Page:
Developmental trajectories of attention-deficit/hyperactivity disorder into adulthood and aging : multimorbidity and polypharmacy
Abstract: Attention-deficit/hyperactivity disorder (ADHD) is a common neurodevelopmental disorder characterized by developmentally inappropriate levels of inattentiveness, hyperactivity, and impulsivity. Previous studies have shown that symptoms of ADHD often persist into adulthood. In addition, substantial psychiatric comorbidities as well as adverse somatic outcomes could emerge across the lifespan. However, health outcomes of ADHD in adulthood and old age, and the long-term consequences of ADHD medications remain understudied. In study I, we described the patterns of co-medication and polypharmacy with ADHD medications among adults. Among all major classes of somatic medications, respiratory system medications, alimentary tract and metabolism system medications, and cardiovascular system medications have the highest odds of being dispensed when comparing individuals using ADHD medication to controls. In study II, we examined whether ADHD is linked with Alzheimer’s disease (AD) and other dementias within families. We found ADHD was associated with AD and any dementia across generations, for example, parents of individuals with ADHD were associated with a 55% increased risk of AD compared to parents of individuals without ADHD. The associations attenuated with decreasing genetic relatedness. The increased risk associated with ADHD was higher for early-onset AD than that for late-onset AD. In study III, we performed a systematic review and meta-analysis to examine the association between ADHD medications and a broad range of cardiovascular diseases (CVDs). Nineteen studies with 4 million participants were included. The results show there was no statistically significant association between ADHD medication use and CVDs in general, but the pooled risk ratio does not exclude a modest risk increase, especially for the risk of cardiac arrest and tachyarrhythmias. The risk of CVDs among females and those with pre-existing CVDs, and the long-term risk associated with ADHD medication use require further evaluation. In study IV, we assessed the association between the long-term use of ADHD medication and the risk of CVDs using a nested case-control design. We found longer duration of ADHD medication use was associated with an increased risk of CVDs compared with non-use. A one-year increase use of ADHD medication was associated with a 7% of increased risk of CVDs. A higher cumulative dose of ADHD medications was also associated with an increased risk of CVDs.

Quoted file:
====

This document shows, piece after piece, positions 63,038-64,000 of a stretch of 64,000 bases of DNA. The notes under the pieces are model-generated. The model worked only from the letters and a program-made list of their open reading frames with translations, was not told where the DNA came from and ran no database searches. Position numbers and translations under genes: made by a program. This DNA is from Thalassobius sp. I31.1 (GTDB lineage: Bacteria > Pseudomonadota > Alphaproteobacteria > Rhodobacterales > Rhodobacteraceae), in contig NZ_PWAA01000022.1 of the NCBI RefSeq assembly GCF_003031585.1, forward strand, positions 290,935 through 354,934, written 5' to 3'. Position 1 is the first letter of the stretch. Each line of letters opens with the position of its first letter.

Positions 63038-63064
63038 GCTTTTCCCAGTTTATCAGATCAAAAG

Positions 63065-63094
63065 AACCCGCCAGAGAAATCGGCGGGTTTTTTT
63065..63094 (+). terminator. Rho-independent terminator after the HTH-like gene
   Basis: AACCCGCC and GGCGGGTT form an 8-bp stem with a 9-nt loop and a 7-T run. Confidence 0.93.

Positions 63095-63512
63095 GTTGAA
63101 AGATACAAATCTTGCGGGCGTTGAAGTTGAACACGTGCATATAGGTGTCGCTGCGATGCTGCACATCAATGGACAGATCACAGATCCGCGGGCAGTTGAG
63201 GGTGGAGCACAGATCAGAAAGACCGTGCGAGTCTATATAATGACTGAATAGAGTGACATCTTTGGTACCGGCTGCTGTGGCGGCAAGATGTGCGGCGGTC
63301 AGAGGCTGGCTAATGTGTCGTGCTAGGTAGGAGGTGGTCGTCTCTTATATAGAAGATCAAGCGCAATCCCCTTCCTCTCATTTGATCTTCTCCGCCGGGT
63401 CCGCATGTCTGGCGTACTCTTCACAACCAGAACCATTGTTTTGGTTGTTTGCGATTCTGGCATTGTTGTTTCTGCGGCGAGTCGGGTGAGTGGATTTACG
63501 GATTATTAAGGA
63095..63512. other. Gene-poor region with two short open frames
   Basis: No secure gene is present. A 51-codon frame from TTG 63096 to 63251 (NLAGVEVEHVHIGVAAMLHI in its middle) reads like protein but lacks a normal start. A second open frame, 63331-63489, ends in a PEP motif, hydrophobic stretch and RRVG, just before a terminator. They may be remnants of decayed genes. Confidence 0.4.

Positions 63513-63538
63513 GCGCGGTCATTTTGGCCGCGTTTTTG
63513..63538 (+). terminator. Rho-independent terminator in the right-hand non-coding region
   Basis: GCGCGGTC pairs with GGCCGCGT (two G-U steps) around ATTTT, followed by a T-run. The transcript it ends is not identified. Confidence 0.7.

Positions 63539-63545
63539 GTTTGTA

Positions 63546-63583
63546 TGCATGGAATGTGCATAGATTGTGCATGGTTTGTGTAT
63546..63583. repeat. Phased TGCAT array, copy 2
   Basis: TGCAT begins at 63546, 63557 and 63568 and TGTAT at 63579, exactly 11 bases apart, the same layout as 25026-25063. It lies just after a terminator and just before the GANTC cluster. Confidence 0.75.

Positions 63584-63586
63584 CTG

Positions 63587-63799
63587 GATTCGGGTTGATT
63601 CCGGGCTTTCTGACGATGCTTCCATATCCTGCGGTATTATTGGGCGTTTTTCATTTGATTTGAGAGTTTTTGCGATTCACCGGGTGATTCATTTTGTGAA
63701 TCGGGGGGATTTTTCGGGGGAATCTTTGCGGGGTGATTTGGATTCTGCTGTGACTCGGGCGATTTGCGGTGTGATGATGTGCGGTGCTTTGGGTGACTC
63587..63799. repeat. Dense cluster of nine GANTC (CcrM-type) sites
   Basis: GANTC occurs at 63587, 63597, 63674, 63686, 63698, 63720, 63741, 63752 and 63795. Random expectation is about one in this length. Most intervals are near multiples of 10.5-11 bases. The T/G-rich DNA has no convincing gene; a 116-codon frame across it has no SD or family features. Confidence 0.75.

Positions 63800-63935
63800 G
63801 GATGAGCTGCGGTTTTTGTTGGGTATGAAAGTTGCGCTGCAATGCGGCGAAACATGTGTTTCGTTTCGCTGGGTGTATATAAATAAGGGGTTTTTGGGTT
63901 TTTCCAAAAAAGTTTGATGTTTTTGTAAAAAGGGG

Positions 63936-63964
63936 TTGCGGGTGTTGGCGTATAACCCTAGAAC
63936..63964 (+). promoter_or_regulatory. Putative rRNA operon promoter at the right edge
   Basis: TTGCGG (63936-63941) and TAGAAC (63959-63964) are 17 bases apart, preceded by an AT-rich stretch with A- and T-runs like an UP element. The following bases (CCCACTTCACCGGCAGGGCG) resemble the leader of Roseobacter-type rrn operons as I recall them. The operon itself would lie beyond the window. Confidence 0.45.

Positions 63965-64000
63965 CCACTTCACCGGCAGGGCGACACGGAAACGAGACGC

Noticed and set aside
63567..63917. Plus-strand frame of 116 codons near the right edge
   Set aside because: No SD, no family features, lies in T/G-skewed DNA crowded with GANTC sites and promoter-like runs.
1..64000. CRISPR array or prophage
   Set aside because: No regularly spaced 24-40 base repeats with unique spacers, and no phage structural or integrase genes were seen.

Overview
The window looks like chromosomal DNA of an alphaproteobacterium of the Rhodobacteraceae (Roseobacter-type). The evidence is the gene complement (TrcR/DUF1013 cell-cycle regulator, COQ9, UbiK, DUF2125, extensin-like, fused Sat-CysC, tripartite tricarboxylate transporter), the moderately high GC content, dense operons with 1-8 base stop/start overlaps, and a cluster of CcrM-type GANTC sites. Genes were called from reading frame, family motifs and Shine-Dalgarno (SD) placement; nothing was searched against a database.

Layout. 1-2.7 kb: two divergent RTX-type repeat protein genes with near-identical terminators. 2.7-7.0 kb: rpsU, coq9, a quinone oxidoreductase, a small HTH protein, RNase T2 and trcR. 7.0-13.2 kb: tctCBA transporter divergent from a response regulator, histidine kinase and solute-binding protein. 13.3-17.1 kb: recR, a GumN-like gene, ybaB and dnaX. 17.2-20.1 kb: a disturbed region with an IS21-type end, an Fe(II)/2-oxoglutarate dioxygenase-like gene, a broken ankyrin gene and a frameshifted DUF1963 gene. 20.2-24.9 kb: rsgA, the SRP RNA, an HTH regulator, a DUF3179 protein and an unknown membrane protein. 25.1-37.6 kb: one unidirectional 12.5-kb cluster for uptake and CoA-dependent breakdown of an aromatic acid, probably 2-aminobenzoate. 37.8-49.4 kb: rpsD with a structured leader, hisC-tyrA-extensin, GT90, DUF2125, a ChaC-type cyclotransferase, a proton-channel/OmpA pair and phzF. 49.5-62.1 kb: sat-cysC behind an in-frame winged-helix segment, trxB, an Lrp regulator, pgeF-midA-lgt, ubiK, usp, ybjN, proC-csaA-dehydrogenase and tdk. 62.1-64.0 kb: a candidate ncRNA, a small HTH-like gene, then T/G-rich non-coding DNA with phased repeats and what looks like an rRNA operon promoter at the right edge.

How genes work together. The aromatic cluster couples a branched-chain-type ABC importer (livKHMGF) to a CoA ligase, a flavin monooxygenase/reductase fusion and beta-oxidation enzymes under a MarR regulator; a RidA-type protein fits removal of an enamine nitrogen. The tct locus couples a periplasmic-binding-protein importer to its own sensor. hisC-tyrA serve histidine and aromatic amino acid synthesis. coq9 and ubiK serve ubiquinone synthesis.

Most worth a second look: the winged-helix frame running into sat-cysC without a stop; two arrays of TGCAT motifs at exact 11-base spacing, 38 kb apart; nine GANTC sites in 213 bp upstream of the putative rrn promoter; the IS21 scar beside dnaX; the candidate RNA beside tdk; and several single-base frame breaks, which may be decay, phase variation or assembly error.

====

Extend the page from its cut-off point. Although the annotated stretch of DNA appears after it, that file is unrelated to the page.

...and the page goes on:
This dissertation MIGHT be available in PDF-format. Check this page to see if it is available for download.